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Fletch5498
05-22-2005, 11:09 AM
I have an opportunity to lease a bar rather then purchase it. This would include basically taking over the business that's there for an agreed upon period of time without ownership rights (althought there may be an option to purchase at the end). Lease cost would be triple net and include leasing the business as well as rent on the space, since the current owner owns the building as well. Any ideas on what a fair price for this would be? It's about a $400,000 per year local bar business. Thoughts on leasing as a concept?

ministry
05-23-2005, 08:20 PM
bad idea. why would you go in somewhere and in a few years after you are rocking you get booted out ? why not buy the bar and pay over time in monthly payments ?

Estefon
05-24-2005, 03:21 AM
Hey Fletch,

If you can afford to purchase the bar, you should rather than lease it from the owner. I assume, however, that the owner has offered lease you the place because you don't have the money to buy it and he really wants you to have it. Acquiring a loan from a bank is almost impossible and if you don't have any friends or family who can help you out, then you're kinda stuck.

If I'm wrong here let me know. Do you currently work for or know the present owner well? Why is he offering to lease the bar to you? If you don't know the owner from Adam, then it's a bad idea (well, it's a bad idea anyway, but if you know him/her the terms could be reasonable or something better could be worked out).

My wife and I are pretty young to be bar/restaurant owners and a similar situation came upon us about a year ago. No money, a little bit of capital, but lots of experience. We didn't do a lease, but he was willing to finance us the majority of the business over a fixed period of time.

As far as a fair price, there are two ways of looking at it. You can buy the place at a certain percentage of it's gross annual sales, or it's annual cashflow. You should look at both. What does the owner think it's worth? You'll need to see his/her balance sheets, P&Ls (profit and loss statements) and tax returns for a minimum of two years. But we're getting way ahead of ourselves here. First, you need to give us some more background information.

Fletch5498
05-24-2005, 07:48 AM
Good questions. I don't currently work there, but do know the owner. It was his suggestion, but it does seem like a way to test the business without purchasing first and yes, without a big down payment. The balance sheet numbers aren't great, but of course, like most bars, the owner has implied that I'll find things are much better when I work it. Thus the desire to check it out first. I know this has been done. I just have no idea what a fair lease payment is, does a portion normally go towards purchase, etc, etc.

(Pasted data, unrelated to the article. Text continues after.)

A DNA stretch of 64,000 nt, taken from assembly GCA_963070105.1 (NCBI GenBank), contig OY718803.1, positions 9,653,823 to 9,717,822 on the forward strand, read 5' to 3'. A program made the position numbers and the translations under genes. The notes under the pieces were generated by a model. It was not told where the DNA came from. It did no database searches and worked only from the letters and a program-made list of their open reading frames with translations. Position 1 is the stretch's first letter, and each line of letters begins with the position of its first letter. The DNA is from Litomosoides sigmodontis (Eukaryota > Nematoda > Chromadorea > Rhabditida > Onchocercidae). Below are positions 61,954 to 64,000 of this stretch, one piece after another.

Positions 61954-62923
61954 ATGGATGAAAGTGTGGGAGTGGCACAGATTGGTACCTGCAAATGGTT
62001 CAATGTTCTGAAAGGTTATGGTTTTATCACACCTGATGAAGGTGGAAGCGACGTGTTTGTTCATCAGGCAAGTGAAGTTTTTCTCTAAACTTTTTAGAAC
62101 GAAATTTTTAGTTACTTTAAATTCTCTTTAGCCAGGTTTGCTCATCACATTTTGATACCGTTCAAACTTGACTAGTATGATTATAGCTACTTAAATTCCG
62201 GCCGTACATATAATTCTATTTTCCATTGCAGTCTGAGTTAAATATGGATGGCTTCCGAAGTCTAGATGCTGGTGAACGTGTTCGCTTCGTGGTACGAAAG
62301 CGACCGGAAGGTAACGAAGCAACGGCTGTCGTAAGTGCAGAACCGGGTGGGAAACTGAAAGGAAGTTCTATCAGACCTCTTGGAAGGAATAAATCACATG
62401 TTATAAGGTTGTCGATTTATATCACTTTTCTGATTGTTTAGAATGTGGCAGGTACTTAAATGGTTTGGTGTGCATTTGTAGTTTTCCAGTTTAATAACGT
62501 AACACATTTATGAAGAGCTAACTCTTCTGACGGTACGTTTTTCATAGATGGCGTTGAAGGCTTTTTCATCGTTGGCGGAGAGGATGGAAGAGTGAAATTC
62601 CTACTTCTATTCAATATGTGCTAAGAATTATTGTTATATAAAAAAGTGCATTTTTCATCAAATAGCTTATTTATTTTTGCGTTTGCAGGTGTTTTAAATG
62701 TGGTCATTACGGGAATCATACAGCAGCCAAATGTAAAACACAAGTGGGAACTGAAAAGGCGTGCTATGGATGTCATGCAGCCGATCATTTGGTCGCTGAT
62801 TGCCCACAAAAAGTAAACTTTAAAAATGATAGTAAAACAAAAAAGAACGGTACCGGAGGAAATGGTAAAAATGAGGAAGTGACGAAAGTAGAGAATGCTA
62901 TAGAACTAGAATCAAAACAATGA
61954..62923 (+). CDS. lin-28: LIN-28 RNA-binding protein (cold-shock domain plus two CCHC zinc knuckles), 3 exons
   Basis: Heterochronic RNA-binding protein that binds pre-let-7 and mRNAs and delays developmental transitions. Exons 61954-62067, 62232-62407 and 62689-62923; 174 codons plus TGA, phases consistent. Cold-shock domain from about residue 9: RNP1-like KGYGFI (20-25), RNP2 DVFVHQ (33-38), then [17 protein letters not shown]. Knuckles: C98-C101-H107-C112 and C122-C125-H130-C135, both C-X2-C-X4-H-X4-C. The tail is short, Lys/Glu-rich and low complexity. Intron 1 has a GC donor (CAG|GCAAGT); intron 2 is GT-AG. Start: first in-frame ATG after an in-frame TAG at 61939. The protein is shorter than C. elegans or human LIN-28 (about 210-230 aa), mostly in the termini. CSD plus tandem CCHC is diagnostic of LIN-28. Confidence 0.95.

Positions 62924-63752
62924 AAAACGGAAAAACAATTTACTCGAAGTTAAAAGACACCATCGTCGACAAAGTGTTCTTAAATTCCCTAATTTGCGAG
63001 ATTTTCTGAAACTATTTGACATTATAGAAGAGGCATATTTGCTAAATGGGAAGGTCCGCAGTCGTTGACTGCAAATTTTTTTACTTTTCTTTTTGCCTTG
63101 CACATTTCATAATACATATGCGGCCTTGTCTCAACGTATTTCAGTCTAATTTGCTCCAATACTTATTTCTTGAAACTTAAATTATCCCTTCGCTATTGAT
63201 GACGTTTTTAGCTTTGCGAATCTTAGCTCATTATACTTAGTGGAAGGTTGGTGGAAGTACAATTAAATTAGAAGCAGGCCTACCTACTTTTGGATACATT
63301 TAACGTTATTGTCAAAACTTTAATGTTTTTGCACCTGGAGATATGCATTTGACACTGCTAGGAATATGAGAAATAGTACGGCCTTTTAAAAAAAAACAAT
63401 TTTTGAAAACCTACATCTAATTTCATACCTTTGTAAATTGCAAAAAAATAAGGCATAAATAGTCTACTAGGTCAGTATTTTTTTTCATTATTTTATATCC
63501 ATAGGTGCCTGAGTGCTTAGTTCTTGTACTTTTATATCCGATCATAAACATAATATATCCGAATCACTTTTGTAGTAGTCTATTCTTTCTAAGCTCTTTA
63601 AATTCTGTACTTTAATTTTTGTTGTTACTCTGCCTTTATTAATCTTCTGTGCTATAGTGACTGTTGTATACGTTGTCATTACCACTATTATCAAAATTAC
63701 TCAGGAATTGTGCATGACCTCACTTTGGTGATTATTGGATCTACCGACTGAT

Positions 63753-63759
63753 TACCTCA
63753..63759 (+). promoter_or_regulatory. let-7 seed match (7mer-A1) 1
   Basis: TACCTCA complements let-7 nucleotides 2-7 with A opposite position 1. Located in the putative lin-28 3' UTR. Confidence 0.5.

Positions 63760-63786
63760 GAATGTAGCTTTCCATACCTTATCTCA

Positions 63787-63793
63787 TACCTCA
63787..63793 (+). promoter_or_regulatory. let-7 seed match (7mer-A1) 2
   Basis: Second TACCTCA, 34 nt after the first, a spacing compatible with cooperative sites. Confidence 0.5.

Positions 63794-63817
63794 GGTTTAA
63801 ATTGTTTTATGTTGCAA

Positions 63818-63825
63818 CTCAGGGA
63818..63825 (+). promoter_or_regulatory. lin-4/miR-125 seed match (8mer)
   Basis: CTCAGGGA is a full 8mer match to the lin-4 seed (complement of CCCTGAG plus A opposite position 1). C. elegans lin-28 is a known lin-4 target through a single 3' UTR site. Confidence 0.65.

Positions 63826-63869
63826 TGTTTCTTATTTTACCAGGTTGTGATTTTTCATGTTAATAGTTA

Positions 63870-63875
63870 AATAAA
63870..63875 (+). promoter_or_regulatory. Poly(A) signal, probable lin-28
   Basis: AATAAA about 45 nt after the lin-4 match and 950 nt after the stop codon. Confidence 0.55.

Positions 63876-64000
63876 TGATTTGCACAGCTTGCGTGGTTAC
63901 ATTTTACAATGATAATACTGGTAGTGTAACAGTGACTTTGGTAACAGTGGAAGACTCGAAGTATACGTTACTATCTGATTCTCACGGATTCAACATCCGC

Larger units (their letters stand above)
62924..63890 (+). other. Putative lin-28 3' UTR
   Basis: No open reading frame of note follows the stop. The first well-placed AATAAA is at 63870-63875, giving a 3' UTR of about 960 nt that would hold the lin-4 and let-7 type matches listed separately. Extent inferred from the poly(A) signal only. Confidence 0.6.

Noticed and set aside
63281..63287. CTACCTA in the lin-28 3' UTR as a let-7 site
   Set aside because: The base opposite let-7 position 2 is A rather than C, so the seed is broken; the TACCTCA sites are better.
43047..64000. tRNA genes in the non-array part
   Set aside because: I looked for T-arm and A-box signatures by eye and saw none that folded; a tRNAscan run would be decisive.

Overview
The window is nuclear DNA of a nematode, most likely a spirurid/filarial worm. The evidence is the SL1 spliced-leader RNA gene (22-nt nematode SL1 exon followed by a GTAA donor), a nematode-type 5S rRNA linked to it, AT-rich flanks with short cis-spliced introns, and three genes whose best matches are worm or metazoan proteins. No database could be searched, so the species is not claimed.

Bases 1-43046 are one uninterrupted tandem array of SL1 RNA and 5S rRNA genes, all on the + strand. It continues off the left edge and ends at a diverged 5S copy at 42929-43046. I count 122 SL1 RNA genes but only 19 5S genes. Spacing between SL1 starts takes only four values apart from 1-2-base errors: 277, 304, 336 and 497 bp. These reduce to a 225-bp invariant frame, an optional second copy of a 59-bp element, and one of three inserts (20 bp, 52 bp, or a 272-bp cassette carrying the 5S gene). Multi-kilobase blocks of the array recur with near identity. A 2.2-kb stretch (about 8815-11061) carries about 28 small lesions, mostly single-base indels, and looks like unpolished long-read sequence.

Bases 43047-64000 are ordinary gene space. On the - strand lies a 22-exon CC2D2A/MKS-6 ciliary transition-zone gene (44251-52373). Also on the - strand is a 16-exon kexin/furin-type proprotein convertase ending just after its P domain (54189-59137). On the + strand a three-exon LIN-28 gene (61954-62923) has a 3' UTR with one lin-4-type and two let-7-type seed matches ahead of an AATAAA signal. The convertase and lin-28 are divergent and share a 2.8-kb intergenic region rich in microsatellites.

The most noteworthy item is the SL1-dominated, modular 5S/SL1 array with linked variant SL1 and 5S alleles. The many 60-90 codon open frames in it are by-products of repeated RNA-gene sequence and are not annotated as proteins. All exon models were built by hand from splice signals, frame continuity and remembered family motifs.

As for purchase price, he seems to think it's worth a lot more then I do. Is there a set rule of thumb for basing a value on percentage of gross sales?

ministry
05-24-2005, 10:05 PM
if you are set on doing this then go work there for a while and see what the real deal is. yes it is a cash biz but he can say anything to get you in. go into it with your eyes open and keep us informed.mike

wygk
05-25-2005, 11:03 AM
Part of your question is about determining fair value for lease (or purchase), based on business history.

I'm going to recommend my favorite small business resource: www.score.org

SCORE is an organization of mostly retired busiensses people, partly funded by the United States Small Business Administration. Their prupose is to counsel and help small businesses. This is exactly the kind of analysis they can help with!

Check out their website and see if they have a branch in your community.

Estefon
05-25-2005, 09:14 PM
Hey Fletch,

I don't have much time to write here (I told the wife I was coming home real fast to design some signs for Father's Day ;) ), but I just wanted to put in my two cents on your situation real fast.

The fair market value for any bar is based upon alot of variables, but ultimately comes down to what the person pays for it. Just out of curiousity, how much is he asking for it?

The best way to estimate the value of the restaurant is to first find out what it is that you're buying. Most likely you'll be buying the FF&E and goodwill of the business. The way to place a value at that is to find the operating cash flow of the bar. Cash flow is your general profit, plus your depreciation, interest, amoritization and any expenses like salary or one time purchases like a new updated computer system, etc..) Finding the cash flow will tell you the rate of return that you should expect.

Then you need to find the cap rate for the bar. This can be done by analyzing other bars in the same market and finding their return or an educated "guess" is often made based upon how well the bar is managed. A well run, finely tuned bar with little overhead and better tahn average profits will have a positive cap rate somewhere around 30%.

Flying blind here, but a bar that runs around 400k in annual sales, should be running around 60-80k in positive cashflow, which should place the value of the place somewhere around $200-270k.

I highly recommend that you find a bar and restaurant broker to help you with the process is you're serious. It let's the owner know you're serious and will help you get a better price. At least consult with one in your area. They do this thing for a living, unlike any of us on this forum.

I've never heard of a lasing a bar before to be honest with you. Sure, leasing a building or equipment, but never the entire business. If money is tight, see what he can do to finance your purchase and what financial guarantees you might have to back you up.